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Dayi juemi lu

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  • Chinese: 大義覺迷錄 (Dàyì jué mí lù)

The Dàyì jué mí lù is a text compiled by the court of the Yongzheng Emperor (r. 1722-1735), discussing the false accusations of Zeng Jing (that Yongzheng was a murderer and usurper, and that the Manchus were barbarians, little better than animals, who should be driven out of China), and responding to them with assertions of the legitimacy of Yongzheng, and of the Qing Dynasty as a whole. Following its compilation, the Dàyì jué mí lù was circulated quite widely within the Qing Empire, to high and local officials, and even to local schools.

Sections of the text defend the Qing invasion of China, relating that the Manchus came to China not as barbarian invaders, but in order to rescue China from the rebellion of Li Zicheng, and to restore peace and order to a land in turmoil. Further, the text cites ancient examples to argue that the Mandate of Heaven has never distinguished between Han Chinese (Hua) and others (Yi)[1], but rather has supported whomever brings peace and order to the land.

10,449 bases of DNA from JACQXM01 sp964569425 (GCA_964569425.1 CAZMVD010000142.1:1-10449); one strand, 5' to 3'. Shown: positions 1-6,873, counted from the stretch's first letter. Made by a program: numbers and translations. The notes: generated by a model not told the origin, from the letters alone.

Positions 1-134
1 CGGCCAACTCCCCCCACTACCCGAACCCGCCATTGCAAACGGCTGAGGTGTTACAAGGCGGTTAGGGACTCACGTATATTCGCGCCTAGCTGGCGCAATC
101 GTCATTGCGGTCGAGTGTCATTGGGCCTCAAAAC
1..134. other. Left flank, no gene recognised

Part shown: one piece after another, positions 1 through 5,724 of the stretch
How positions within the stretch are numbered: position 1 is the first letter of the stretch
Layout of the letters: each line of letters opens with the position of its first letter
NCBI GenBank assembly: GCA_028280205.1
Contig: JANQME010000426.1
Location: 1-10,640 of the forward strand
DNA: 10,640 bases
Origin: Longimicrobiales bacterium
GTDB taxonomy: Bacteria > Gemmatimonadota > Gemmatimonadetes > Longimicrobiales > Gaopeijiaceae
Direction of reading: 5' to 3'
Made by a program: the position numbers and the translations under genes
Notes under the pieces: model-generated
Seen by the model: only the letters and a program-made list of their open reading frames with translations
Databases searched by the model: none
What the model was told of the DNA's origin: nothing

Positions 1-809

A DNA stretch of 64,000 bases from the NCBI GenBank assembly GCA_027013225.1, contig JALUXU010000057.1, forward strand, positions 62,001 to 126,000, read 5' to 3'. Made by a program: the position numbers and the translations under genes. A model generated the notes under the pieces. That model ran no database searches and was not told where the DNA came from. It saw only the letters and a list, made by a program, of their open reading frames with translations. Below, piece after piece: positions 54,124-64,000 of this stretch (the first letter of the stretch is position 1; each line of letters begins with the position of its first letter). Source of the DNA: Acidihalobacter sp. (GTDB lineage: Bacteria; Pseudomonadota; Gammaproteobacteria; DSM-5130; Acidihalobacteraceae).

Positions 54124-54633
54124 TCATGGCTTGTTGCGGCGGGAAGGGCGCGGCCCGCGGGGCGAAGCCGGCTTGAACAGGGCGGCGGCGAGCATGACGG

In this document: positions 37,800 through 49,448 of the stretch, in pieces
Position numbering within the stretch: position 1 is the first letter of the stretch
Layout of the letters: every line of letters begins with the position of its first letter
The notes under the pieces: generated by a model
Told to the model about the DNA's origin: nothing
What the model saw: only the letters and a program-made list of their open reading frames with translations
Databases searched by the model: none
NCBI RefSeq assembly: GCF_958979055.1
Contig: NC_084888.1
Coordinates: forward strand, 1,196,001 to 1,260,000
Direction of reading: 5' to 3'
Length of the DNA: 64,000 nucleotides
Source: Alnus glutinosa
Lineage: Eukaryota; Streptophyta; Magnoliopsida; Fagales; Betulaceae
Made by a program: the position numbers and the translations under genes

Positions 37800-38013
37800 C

References

  • Evelyn Rawski, Early Modern China and Northeast Asia: Cross-Border Perspectives, Cambridge University Press (2015), 221.
  1. Hua and yi are most typically translated as "civilization" and "barbarian." See Sinocentric world order.
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